William (Bull) Evans-Smith's hands did not show any scratches on April 14, the day before his wife was strangled at their Loudoun County farm, several friends of the couple testified yesterday.
But they also said under questioning they simply may not have seen scratches that Evans-Smith, head of an American University foreign studies program, maintains he got from thorny locust trees working on his farm the previous day.
Marilyn DeCorte told a Loudoun County Circuit Court jury she and her husband were alongside the Evans-Smiths at the annual horse race at Oatlands Plantation the day before the slaying and said she did not notice any scratches on Evans-Smith's hands.
The couple seemed "very happy," DeCorte said.
When cross-examined by defense attorney Blair D. Howard as to whether Evans-Smith may have had scratches and she had just not seen them, DeCorte replied: "Yes sir."
Her testimony and similiar testimony from others at the race came on the fifth day of the trial of 64-year-old college official who prosecutor William Burch maintains murdered his wife and then made it appear she had been raped and their house burglarized.
Burch says this was a "calculated cover-up" by her husband.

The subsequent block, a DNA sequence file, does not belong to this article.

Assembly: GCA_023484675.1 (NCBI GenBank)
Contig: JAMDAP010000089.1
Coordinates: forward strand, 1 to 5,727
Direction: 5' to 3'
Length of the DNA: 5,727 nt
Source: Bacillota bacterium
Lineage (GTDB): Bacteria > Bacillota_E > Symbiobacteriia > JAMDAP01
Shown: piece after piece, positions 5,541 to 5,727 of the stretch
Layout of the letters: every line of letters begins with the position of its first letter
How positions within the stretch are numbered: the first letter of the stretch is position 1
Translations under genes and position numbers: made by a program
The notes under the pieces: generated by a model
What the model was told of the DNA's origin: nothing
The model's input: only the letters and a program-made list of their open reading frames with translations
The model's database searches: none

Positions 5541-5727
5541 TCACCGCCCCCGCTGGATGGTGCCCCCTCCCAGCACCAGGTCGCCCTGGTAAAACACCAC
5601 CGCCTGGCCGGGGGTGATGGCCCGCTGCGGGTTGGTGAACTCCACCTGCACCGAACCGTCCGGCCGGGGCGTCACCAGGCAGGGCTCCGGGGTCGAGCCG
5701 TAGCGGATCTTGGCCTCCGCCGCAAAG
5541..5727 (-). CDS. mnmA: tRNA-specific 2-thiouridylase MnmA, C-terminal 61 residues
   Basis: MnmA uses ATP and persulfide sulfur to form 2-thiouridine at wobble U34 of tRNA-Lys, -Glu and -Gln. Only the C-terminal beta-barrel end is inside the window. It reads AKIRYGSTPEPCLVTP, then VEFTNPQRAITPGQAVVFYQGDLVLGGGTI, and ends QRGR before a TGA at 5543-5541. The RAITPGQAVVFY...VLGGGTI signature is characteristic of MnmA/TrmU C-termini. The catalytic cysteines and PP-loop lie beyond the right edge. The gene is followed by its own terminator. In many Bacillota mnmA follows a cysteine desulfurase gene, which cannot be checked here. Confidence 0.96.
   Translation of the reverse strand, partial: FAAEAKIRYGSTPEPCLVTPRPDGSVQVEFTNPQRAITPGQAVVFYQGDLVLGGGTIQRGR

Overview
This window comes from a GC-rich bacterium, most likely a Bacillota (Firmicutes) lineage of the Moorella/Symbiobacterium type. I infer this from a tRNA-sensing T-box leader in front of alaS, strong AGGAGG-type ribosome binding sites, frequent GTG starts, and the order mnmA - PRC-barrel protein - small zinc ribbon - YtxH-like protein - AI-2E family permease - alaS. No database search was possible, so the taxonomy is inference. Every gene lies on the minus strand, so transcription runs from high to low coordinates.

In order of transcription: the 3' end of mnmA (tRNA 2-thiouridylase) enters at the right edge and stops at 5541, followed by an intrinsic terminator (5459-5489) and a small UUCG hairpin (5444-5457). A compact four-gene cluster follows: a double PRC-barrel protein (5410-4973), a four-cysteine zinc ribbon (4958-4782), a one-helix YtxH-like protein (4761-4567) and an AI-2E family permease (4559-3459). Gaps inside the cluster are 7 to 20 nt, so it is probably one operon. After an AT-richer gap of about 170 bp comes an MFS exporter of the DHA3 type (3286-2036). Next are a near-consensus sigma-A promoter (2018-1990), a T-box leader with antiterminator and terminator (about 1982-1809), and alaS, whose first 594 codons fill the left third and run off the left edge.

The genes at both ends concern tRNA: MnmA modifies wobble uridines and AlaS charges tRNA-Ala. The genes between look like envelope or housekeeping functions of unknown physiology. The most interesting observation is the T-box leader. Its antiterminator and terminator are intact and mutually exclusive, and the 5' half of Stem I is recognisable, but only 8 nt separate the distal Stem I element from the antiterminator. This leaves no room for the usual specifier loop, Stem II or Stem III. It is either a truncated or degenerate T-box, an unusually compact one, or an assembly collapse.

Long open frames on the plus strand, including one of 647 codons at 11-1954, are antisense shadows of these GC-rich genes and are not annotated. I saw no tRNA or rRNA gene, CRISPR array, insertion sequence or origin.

Loudoun sheriff's deputies have testified that when they told Evans-Smith about the death of his wife, he told them that he had seen a dark-colored van on the road, near Hamilton off Virginia Rte. 725.
Several prosecution witnesses, who said they traveled the road near the Evans-Smith's Crooked Run Farm the morning of April 15, testified yesterday that they had not seen a van along the narrow road.
Investigator Jay Merchant testified yesterday that the first time Evans-Smith told him of the van he said it was on one side of the road. Two days later, Merchant said, Evans-Smith said the van was parked on the other side of the road.
Defense lawyer Howard yesterday accused Merchant of attempting to get Evans-Smith to say that his blood was under his wife's fingernail. Merchant agreed that he had no laboratory evidence to support his question: What was Evans-Smith going to say when told that his blood had been found under his wife's fingernail.
Forensic scientist Deanne Dabbs has testified that the blood found under the victim's fingernail was not suitable for typing. She has also testified, however, that the defendant's blood was found on the robe his wife was wearing when her body was found on the floor of her bedroom.
The defense has said the blood came from a scab that Evans-Smith had rubbed too hard and that his wife had helped him clean.
The prosecution is expected to call Lesleigh Cook, one of the couple's three daughters, as a witness today and end its case.